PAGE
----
That singular conversation didn’t solve all my problems, but it certainly gave me a place to start. And more importantly, it gave me permission to redirect conversations back to what I do, not what I earn. Because that, I still believe, is what really matters.

Over the next few months, I developed a new patter with those principles in mind. I now tell people that I work in the arts—specifically, I write, model, and teach piano lessons. The answer is complex enough that it seems to head off most questions about finances and lets us get straight to better conversation.

I’m not the first person to come up with the idea of owning a complicated identity. Brené Brown talks about it in her work, calling them “slash” careers—in my case, model/musician/writer. She encourages people to embrace all the things they do with their time so that they can claim their own meaningful work, and not try to reduce themselves down to a single, socially acceptable career title that can miss what really matters.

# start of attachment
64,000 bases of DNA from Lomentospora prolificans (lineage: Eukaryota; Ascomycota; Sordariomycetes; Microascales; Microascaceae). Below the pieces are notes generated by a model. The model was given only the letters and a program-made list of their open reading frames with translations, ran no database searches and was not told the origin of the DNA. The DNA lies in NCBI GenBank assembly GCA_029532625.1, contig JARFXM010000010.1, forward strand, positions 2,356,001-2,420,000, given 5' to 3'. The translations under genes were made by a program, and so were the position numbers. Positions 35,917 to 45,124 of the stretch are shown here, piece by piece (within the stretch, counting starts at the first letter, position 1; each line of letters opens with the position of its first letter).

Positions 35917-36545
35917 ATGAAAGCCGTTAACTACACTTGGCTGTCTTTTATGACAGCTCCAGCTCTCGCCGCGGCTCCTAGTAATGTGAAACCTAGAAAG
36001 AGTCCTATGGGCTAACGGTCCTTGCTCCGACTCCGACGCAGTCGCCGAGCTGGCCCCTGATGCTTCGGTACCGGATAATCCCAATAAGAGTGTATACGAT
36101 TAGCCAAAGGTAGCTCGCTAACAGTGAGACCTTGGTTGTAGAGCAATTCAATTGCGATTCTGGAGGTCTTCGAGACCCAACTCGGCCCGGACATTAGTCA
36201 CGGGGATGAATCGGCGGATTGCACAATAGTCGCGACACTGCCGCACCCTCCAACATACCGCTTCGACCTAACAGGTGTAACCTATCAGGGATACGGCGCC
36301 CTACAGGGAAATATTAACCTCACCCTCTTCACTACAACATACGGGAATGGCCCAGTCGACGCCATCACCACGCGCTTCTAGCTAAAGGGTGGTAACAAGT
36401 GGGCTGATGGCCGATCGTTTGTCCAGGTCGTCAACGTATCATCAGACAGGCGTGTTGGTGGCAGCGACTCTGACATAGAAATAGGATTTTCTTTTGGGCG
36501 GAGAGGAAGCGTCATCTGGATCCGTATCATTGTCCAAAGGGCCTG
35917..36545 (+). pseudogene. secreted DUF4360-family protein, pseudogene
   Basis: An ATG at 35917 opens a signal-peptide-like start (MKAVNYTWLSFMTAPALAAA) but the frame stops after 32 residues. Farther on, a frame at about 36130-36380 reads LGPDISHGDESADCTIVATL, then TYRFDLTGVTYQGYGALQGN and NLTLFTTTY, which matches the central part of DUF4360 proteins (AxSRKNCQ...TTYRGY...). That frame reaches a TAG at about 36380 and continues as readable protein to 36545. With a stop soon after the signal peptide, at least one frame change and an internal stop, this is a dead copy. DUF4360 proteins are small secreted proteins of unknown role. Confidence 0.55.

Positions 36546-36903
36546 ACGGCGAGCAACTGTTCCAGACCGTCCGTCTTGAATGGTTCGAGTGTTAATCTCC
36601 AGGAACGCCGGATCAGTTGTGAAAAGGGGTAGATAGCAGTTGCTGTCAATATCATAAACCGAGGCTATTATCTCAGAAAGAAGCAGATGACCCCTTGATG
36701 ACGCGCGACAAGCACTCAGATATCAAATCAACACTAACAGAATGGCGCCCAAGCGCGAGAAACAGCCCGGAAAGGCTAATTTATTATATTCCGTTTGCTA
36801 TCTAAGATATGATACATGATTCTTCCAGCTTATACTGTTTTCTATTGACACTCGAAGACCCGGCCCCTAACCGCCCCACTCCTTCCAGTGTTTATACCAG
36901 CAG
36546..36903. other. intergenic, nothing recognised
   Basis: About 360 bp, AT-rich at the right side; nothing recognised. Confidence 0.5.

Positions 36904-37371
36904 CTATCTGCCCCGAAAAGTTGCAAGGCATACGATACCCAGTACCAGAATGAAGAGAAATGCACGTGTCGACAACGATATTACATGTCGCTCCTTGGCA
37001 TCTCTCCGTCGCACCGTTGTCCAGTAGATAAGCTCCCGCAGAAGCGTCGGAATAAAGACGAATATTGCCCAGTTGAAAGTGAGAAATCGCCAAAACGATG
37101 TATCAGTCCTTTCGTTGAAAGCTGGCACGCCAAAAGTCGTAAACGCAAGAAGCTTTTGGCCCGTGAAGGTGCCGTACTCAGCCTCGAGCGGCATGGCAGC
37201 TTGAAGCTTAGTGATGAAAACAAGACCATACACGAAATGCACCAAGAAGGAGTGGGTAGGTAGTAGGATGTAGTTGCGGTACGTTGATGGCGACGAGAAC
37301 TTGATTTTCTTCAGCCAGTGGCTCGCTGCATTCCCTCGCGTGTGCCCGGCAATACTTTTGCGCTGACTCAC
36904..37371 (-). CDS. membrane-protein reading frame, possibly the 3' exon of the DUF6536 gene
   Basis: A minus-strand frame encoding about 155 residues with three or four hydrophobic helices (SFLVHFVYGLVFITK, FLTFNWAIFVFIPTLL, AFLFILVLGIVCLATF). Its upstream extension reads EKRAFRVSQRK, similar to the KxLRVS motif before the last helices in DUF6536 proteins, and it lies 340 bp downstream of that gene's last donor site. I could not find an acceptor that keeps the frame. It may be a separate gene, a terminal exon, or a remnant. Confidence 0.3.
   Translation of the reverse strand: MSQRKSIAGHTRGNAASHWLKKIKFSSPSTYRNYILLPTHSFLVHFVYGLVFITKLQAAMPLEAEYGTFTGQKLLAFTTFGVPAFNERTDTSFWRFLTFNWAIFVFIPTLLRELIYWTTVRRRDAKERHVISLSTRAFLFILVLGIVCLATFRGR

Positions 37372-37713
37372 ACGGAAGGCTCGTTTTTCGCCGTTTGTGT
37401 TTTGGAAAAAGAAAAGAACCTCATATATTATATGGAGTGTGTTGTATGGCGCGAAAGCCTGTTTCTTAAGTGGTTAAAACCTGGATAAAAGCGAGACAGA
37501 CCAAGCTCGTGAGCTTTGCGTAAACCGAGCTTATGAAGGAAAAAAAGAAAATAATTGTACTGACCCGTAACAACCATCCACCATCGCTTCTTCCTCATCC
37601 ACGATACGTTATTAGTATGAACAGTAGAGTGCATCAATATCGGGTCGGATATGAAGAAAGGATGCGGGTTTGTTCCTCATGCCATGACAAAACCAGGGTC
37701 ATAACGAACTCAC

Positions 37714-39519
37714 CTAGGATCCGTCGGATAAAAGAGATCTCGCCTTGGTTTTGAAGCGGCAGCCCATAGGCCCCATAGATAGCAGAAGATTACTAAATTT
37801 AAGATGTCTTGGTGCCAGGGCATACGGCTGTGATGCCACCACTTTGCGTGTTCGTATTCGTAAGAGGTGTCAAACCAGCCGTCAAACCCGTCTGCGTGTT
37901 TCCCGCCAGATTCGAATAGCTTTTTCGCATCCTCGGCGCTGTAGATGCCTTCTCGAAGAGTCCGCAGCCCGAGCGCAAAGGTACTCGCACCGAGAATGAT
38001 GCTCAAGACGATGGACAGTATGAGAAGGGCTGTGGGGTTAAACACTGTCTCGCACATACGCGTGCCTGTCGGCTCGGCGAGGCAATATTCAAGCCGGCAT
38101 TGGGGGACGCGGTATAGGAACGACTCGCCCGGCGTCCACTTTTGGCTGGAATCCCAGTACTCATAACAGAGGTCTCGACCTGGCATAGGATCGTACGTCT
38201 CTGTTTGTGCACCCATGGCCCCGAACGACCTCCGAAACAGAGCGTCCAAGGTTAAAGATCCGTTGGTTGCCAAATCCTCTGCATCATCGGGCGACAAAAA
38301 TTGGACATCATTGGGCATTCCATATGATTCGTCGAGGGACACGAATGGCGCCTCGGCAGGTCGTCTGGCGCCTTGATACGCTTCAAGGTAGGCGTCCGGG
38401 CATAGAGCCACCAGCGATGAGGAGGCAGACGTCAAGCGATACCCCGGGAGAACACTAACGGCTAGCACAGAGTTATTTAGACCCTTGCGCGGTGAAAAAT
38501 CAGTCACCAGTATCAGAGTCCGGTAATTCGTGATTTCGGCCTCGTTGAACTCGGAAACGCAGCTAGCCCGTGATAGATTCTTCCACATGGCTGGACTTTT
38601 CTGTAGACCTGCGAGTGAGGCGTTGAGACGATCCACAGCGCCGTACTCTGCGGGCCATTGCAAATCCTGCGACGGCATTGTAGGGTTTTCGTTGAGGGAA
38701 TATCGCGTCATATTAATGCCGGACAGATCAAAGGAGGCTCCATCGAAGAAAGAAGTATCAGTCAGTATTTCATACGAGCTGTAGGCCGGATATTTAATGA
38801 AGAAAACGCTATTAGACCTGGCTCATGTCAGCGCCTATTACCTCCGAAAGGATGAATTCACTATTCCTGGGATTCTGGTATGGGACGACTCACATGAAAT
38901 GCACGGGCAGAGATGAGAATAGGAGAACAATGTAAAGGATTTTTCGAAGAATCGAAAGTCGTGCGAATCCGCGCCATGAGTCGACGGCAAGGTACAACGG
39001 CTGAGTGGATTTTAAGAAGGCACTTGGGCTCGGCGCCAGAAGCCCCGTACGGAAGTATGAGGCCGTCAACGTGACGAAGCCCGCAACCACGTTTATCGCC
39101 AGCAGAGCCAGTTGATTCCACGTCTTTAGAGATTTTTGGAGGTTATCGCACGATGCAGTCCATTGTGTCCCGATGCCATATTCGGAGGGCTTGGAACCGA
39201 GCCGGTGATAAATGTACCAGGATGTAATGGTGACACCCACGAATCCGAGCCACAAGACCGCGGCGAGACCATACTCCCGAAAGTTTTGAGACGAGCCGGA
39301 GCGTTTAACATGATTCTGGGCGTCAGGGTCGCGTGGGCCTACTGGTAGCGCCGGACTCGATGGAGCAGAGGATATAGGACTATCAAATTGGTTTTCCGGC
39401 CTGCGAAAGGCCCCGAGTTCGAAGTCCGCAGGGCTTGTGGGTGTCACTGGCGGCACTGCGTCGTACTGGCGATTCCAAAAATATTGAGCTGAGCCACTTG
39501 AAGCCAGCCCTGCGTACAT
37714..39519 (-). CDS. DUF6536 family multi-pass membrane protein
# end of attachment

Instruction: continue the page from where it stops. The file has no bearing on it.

Being able to explain what I do gave me back a sense of identity. Or rather, it helped me expand it. I wasn’t just a model any more, but I didn’t have to give that up completely either.

And more importantly, I found that when I started talking about all the things I do, I did have a lot better conversations at parties. I think this was both because I had a lot more topics to connect to people on, and because people seemed more comfortable opening up about the projects and passions that really mattered to them, not just their careers. I guess that blogger really did have a point.  

So I’d like to encourage you to try the same thing, even if you aren’t having an identity crisis or changing careers. I think the more we start talking about what we actually do, not just where we work, the more we break away from the idea that our self-worth derives from our income, and that our identity comes from our jobs. And that seems like a worthwhile change to try and make.